A Wrong Made Right for Combat-Injured Veterans


By Kay Krueger

On December 16, 2016, President Obama signed the Combat-Injured Veterans Tax Fairness Act of 2016 into law.  Many veterans who were separated from service as a result of combat injuries were paid a lump-sum disability payment upon separation. Congress’s initial intentions were to have the severance payments be tax free for the years of dedicated service.

It was recently discovered that the Department of Defense (DOD) had improperly withheld taxes from combat-related injuries since 1991.  According to Internal Revenue Code Section 104 (b)(3), a combat-related injury is defined as a personal injury or sickness which is incurred as a direct result of armed conflict while engaged in extra hazardous service or under conditions simulating war.

The bill directs the DOD, within one year after the enactment of this Act, to identify the severance payments to veterans who were improperly taxed after January 17, 1991.  The DOD will provide to each of the veterans a notice of the amount that was improperly taxed along with instructions for filing amended tax returns to recover the amounts.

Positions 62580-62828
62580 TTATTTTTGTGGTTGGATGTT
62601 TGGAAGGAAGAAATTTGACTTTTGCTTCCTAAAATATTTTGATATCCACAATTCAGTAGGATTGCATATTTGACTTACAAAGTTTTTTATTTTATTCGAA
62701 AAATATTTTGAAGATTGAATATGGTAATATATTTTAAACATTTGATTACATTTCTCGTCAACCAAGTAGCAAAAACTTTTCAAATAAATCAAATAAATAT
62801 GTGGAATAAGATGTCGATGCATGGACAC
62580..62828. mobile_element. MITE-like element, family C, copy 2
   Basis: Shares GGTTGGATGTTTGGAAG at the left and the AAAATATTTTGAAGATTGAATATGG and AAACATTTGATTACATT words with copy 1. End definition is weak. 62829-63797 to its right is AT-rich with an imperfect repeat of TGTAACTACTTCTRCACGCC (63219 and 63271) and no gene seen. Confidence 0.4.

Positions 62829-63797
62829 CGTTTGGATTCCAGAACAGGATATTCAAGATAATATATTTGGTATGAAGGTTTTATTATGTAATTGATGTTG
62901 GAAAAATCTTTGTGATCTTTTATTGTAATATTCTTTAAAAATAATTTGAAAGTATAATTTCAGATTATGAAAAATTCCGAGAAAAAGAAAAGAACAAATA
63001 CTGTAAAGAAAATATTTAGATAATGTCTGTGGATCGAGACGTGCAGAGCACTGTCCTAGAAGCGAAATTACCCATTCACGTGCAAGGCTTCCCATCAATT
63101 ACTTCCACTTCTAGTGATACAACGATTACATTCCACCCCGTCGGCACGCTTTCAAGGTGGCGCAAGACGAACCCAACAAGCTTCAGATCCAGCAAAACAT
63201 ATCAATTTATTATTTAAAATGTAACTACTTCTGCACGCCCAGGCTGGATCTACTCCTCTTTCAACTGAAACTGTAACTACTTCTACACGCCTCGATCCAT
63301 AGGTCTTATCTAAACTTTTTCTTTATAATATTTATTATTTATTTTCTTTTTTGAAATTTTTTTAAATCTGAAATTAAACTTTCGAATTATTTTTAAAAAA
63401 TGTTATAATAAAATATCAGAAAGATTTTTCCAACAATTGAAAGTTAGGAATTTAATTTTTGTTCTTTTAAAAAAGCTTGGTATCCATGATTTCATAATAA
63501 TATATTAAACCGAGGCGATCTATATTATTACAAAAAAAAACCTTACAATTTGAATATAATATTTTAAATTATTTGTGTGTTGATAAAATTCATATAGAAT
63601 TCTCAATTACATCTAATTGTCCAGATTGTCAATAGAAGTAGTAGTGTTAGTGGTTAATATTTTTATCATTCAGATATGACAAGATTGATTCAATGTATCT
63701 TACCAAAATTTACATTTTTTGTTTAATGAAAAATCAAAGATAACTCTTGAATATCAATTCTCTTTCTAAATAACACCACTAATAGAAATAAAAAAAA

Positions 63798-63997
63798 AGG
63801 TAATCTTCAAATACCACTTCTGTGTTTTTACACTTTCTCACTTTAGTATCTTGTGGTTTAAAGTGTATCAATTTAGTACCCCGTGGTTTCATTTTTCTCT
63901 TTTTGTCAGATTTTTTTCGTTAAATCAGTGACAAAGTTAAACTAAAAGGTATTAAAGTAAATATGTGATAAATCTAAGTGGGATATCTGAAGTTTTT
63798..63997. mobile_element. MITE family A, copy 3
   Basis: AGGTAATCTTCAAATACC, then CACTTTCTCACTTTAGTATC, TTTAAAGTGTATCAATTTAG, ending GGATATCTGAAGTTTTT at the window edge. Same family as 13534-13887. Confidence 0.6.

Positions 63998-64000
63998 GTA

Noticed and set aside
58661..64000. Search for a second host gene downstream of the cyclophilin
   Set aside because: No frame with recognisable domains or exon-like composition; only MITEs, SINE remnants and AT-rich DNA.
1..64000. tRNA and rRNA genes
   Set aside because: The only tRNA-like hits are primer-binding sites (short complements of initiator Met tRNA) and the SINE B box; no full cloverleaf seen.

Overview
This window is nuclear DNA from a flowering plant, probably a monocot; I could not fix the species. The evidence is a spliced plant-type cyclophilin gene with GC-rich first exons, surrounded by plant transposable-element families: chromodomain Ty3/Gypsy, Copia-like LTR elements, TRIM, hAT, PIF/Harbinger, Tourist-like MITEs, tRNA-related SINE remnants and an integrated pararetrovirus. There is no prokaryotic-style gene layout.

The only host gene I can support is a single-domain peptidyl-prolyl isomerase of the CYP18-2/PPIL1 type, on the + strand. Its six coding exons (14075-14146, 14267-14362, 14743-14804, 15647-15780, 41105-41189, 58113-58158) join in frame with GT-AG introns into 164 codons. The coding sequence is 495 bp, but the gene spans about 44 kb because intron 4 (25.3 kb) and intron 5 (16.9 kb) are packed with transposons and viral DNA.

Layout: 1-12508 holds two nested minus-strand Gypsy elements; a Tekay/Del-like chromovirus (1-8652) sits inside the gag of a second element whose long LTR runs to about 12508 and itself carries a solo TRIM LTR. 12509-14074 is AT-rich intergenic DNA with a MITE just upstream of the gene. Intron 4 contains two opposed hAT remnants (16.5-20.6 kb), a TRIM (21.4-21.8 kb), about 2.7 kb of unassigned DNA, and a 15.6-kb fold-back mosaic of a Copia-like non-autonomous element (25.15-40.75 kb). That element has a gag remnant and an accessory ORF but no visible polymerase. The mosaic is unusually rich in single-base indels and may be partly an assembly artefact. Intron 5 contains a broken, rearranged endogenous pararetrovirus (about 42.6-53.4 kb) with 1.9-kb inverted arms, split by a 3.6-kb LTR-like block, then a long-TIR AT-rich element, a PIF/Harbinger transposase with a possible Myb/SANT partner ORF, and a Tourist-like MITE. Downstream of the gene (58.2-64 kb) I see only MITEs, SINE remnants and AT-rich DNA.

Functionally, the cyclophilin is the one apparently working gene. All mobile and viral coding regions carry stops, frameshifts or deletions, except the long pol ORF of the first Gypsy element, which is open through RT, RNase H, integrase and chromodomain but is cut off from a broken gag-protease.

According to the bill sponsor, Rep. David Rouzer (R-NC), more than $78 million is owed to an estimated 14,000 veterans because of this error, and this law represents “a common-sense solution to ensure that every veteran who has had their severance payments improperly taxed receive every penny that they are rightfully owed.”

If you have questions about the Combat-Injured Veterans Tax Fairness Act, please contact Schneider Downs and visit our Tax Services page to learn more.

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